If you are reading this, chances are you have received your Chapter 7 discharge, or you recently finished paying your Chapter 13 plan. If this is the case, congratulations! You now have an opportunity to move forward with a fresh start.
While bankruptcy gives you financial relief, you may have some questions about your life following the bankruptcy. Our Oregon bankruptcy attorney has answers for you and is ready to help you navigate your financial life post-bankruptcy.
What Steps Should I Take After Bankruptcy Discharge?
In most cases, a discharge marks the end of your bankruptcy case. As soon as you receive your discharge, you should act with speed and secure all your bankruptcy documents, including the petition and schedules, any filed amendments, certificates of debtor education courses, and your discharge letter. You will need this information if a creditor pops back up in the future and was included in the discharge. You may also need the information if you’re trying to apply for credit in the future.
You should also get a copy of your credit report and check if everything is accurately captured and discharged debts are reading as zero. You should then move to create a new budget based on your current income and expenses.
In the long term, plan how you will rebuild your credit and plan how to deal with any remaining debt that was not relieved through bankruptcy.
Will My Discharged Debt Appear On My Credit Report?
Discharged debts should be marked as “discharged.” “Charged off” does not often mean wiped out. Creditors are required to report the account balance to read as $0.00. If this is not the case on your credit report, you need to dispute that debt.
You can access your credit report here visit www.annualcreditreport.com. You can get one free report from the three credit reporting agencies each year.
How Do I Correct Errors On My Credit Report?
The Fair Credit Reporting Act requires creditors and debt collectors to avail accurate information to credit reporting agencies. If you notice a discharged debt is still showing incorrect information on your credit report, you should immediately contact your Oregon bankruptcy lawyer.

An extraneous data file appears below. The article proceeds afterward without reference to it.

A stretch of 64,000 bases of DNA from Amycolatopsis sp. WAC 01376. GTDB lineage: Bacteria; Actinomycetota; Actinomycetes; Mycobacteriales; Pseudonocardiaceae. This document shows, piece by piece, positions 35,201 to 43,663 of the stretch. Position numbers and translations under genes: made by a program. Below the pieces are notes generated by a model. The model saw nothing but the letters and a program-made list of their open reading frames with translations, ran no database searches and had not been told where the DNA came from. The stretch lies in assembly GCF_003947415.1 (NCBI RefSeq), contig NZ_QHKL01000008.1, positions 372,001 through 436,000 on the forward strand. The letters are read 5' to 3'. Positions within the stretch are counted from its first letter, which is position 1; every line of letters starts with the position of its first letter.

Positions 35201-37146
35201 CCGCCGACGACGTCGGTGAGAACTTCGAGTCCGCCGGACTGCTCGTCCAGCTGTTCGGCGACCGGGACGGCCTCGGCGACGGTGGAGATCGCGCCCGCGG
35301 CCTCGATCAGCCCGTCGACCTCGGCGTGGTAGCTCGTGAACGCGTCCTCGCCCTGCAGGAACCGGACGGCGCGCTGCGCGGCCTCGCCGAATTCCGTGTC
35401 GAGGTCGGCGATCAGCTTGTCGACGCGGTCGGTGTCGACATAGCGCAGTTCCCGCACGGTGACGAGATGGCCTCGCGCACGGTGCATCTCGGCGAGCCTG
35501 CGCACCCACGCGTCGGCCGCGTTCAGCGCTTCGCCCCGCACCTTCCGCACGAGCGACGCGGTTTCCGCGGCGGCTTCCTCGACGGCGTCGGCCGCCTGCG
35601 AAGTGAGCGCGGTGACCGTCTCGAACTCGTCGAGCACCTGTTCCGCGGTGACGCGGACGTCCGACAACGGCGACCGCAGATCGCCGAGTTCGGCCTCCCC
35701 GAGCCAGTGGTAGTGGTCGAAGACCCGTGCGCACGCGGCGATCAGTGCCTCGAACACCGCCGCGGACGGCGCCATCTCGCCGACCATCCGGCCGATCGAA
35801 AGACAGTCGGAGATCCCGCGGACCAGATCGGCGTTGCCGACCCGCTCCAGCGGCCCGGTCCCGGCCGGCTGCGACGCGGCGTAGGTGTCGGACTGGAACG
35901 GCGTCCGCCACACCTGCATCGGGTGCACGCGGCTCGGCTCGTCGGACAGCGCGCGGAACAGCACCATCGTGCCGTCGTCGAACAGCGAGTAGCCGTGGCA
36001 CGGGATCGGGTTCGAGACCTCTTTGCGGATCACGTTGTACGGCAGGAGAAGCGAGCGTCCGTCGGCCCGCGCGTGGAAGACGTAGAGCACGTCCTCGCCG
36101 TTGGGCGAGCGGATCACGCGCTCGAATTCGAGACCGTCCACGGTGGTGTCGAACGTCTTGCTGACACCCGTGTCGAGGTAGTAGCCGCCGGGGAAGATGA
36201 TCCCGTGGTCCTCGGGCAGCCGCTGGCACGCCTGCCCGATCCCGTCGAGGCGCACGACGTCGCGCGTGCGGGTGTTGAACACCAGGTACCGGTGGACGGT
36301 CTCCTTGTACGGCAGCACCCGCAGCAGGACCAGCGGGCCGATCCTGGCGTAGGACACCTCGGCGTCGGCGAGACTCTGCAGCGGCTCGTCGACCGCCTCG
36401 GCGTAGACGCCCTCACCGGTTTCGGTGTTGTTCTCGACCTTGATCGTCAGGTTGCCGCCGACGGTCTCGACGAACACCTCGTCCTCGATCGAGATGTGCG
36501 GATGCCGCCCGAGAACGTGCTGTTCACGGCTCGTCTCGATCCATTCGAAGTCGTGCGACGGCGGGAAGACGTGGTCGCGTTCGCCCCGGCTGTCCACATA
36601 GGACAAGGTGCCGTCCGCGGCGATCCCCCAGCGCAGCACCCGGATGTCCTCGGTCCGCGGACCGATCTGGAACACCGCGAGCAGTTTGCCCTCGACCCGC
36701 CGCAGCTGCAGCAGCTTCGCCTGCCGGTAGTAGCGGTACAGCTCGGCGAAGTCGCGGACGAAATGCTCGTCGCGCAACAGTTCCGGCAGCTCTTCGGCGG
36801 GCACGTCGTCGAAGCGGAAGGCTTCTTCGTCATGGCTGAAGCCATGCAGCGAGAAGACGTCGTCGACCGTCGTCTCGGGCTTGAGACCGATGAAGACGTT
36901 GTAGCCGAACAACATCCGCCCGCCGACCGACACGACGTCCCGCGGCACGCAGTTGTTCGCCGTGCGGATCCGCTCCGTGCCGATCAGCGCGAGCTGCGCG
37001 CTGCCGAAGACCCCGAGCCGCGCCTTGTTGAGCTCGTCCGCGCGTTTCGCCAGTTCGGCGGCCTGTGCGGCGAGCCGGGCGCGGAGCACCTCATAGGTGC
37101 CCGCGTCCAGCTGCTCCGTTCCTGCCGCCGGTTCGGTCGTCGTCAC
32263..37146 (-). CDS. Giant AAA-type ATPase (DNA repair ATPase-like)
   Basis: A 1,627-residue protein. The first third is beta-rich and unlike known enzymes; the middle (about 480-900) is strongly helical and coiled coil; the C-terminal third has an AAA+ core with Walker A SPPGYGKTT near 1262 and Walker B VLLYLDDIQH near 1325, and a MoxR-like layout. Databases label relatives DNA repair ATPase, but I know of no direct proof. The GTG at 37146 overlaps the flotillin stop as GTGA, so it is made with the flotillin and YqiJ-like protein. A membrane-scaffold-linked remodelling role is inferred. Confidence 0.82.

Luckily, there are ways to dispute these errors with the FTC or filing a complaint with the Consumer Financial Protection Bureau. You can also use your bankruptcy lawyer in Eugene, OR, to sue the reporting agencies (Experian, Equifax, TransUnion) and receive damages plus any legal costs incurred.
How Long Will It Stay On My Credit History?
Will Creditors Still Harass Me?
You may still get calls from creditors even after being discharged. If this happens, you only have to give them the case number, and the calling should stop. The law prohibits such harassment, and if a person still calls you and they knew about the case, they could be in serious trouble.
How Do I Rebuild My Credit After Bankruptcy?
Take these steps:
Regularly Check Your Credit Reports
Errors in your credit report could significantly affect your credit. Fix any mistakes by disputing them.
Avoid Being Late on Payments
This is perhaps the best advice if you want to improve your credit score. Late payments is the number one reason most people don’t see an improvement to their credit after bankruptcy.
Pay All Non Dischargeable Debts
There are bills you still have to pay. They include priority tax, student loans, alimony, child support, secured debts, and monthly bills.
When Can I File Again?
If you filed a Chapter 7 bankruptcy, you’d have to wait for 8 years before filing again. It is shorter if it was a Chapter 13 bankruptcy, but this will largely depend on whether or not the case was successful. However, most people don’t often use bankruptcy as a tool for financial relief. It is the last resort for many.
How Do I Rebuild My Finances?
Lenders will want to know if you are financially responsible by looking at how you pay your current obligations after bankruptcy. Here’s how you can do it.
Create a Budget
The pre-discharge counseling sessions offer education on budgeting. But you can also get budgeting information from other credit counseling agencies.
Build an Emergency Fund
Having savings as little as $300 can cushion you from unexpected expenses, which often turn to high-cost loans and a new debt spiral.
Develop Good Credit Practices
Pay your debts on time. And keep your credit card balances low viz a viz card limits (30% is good but 10% is even better). Some people are hesitant to acquire a large investment again, such as a car or house after losing it in bankruptcy. Once ready to invest again, talk to your lawyer to help you find the right mortgage lender, realtor, etc., for you.
Advice from a Legal Counsel
Time heals. During this time, develop good spending habits. You can always use your lawyer to access their reputable network of resources concerning your financial needs.
If you have any further questions, schedule a free consultation with our experienced bankruptcy attorney serving Eugene, Springfield, Junction City, Cottage Grove, and Lane County. Call the Butcher Law Office today at (541) 762-1967.